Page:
A Dominican commented on that remark and said: "A closed door can always be opened and I'm sure the pope knew exactly what he was saying."

Saturday, August 10, 2013

And who are there to admonish the priests?

In a parish newsletter this weekend the following appears:

"In view of what is happening in our country could it be said that a politician with a conscience is as rare as the corncrake. ....."

Could that be re-written to say:

"In view of what is happening in the clerical church could it be said that a priest with a conscience and a mind of his own is as rare as the corncrake?"

The newsletter quotation is yet another sign of the breathtaking arrogance of the Irish clerical church.

The constant attack on democratically elected politicians, with all their faults and limitations, becomes tedious and even more boring than so much of what we hear in churches day-in day-out.

The job of the priest is to talk about the Good News.

That same newsletter asks: "Who of our political party leaders is most likely to convert to Christianity?"

And that too could be re-written:

"Who of our priestly leaders is most likely to convert to Christianity?"

A report published last week showed how the corncrake is making a comeback in Ireland.

Thursday, August 8, 2013

Castlegregroy to Camp on shanks's mare

The stretch of beach from Castlegregory to Camp in West Kerry on a good day is stunning.

The 10 kms is walkable when the tide is out. It is truly magic.

One can paddle almost the entire10 km. Just one stream and one river to cross. No river to negotiate when tide is fully out.

And such beautiful places right under our noses

Dublin Bus could learn from Kerry Group

CEO of Kerry Group Stan McCarthy appeared on Morning Ireland today on the back of positive half year results.

Dublin was without buses for two days as a result of a bus strike.

In the last few days Dublin Bus management was represented by a PR person. Today someone from HR spoke for the compnay.

Who is the MD/CEO of Dublin Bus?

The difference.

Wednesday, August 7, 2013

A register with little or no meaning - a sham

It is now practice in some Catholic churches, not all, that a priest signs a register before celebrating Mass.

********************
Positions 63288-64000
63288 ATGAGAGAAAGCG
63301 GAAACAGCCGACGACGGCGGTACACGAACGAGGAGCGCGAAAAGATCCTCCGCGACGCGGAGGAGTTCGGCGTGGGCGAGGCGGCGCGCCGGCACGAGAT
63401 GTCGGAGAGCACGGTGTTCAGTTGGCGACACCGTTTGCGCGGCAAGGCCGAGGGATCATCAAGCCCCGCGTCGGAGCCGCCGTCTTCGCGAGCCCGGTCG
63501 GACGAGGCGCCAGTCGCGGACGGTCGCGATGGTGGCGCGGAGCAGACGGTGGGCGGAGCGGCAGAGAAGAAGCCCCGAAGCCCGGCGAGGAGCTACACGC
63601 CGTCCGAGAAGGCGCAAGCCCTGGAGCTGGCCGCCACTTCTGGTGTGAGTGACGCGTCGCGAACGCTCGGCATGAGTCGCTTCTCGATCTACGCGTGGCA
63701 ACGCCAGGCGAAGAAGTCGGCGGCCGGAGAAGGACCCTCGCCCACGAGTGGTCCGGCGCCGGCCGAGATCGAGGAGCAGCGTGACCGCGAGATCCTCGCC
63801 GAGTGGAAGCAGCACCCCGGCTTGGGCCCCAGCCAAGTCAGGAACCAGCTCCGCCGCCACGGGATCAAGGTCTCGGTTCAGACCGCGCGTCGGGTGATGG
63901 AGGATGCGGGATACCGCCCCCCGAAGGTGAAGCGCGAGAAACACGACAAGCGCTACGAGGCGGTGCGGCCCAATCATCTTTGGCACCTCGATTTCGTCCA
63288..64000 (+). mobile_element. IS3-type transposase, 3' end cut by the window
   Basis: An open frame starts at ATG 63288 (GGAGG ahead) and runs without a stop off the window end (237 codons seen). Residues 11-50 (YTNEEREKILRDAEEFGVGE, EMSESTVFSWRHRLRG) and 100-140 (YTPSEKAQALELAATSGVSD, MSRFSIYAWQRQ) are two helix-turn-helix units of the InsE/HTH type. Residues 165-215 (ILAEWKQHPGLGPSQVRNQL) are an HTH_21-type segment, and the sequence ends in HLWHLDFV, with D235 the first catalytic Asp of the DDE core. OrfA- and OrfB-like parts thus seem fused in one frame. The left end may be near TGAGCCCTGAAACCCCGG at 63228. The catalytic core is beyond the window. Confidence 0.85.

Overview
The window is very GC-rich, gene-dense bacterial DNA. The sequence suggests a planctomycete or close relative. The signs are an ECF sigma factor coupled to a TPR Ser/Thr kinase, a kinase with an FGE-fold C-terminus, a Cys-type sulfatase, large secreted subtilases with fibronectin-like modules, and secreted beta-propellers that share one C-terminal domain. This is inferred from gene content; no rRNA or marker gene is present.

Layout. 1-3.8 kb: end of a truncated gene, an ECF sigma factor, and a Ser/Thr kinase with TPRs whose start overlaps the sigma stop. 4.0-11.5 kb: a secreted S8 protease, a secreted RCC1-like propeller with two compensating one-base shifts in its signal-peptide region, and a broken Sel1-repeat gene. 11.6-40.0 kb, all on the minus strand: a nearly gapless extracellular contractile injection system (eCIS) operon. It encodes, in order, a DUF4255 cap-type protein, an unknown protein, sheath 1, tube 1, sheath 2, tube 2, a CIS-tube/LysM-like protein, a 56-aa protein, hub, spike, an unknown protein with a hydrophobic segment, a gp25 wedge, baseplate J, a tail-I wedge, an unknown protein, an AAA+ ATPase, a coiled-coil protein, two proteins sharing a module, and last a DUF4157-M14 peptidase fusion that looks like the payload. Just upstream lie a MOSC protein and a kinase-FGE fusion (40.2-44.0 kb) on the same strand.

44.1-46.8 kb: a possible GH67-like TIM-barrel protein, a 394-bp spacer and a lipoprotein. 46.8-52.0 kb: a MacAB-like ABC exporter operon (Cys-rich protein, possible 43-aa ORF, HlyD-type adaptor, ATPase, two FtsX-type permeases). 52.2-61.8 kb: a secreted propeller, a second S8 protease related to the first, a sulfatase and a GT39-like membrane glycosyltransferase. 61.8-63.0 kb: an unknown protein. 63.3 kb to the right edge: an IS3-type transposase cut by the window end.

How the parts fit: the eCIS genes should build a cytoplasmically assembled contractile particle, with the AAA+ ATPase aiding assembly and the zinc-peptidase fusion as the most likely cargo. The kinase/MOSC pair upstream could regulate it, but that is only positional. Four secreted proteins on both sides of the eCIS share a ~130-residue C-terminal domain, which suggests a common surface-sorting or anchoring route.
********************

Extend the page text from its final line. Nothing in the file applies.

Many churches have such a book, others don't. In some churches where there is a book the signing of it is done in a haphazard way.

What exactly is the purpose of the book or register? Is it a real attempt to put in place some sort of professional behaviour in churches in the State?

Or is it some sort of legal reaction, some sort of attempt at PR to make the church look better?

Whatever its purpose it does not work.



Tony Benn on RTE Radio One

The former English Labour government minister Tony Benn was interviewed on the RTE John Murray Show this morning.

The listener was given little chance to discover much about the great man.

Not one question about his years in the Wilson government or his relationship with the mine workers' leader Arthur Scargill.

No reference at all to his 'handing back' his peerage.

Poor interview. A pity too. Tony is 88 and we may get little chance to hear the great man again on Irish Radio.

Watch out for the film on his life, which is being made.

Monday, August 5, 2013

No buses in Dublin on busy weekend

The Irish Government comes up with the idea of 'The Gathering' to bring people of Irish descent back to the country and boost tourist numbers.

What happens? On one of the busiest holiday weekends of the year, the capital city is left without buses.

Quite extraordinary.

Over the last few days a spokesperson for Dublin Bus has tried to give the company's side of the story and a deputy chief from the National Bus and Rail Workers Union has done his best to explain why the strike has taken place.

If these two people represent what is happening on the ground at Dublin Bus is it any wonder the company is losing money.

Sunday, August 4, 2013

Nameless woman and cleric with title and name

On page eight of the current issue of 'The Irish Catholic' there is a picture of two people, a man and a woman.

The caption runs: "Apostoloc Nuncio, Archbishop Charles Brown chats with a pilgrim at the summit."

It sums up the ethos/ideology of 'The Irish Catholic' and the hierarchical church in one ignorant sentence.

Does the woman in the picture not have a name?

Saturday, August 3, 2013

Remembering the dead at Smolensk

At Smolensk today Germans returned to the graveyard where the last German soldiers killed in the former Soviet Union were buried.

The German Defence Minister addressed the gathering and spoke about the importance of peace in Europe and Germany's close relation with its eastern neighbours.

Nazi Germany lost two million soldiers on the Russian front while 20 million soldiers of the Red Army lost their lives.

Thursday, August 1, 2013

That ball again

Worse again. It was a beachball.

Will the laces be glued together and what direction will the ball face?

Then again there are no laces in a beachball.

Isn't it all absurd. Moving the deck chairs on the Titanic.

And all the time the people speak with their feet.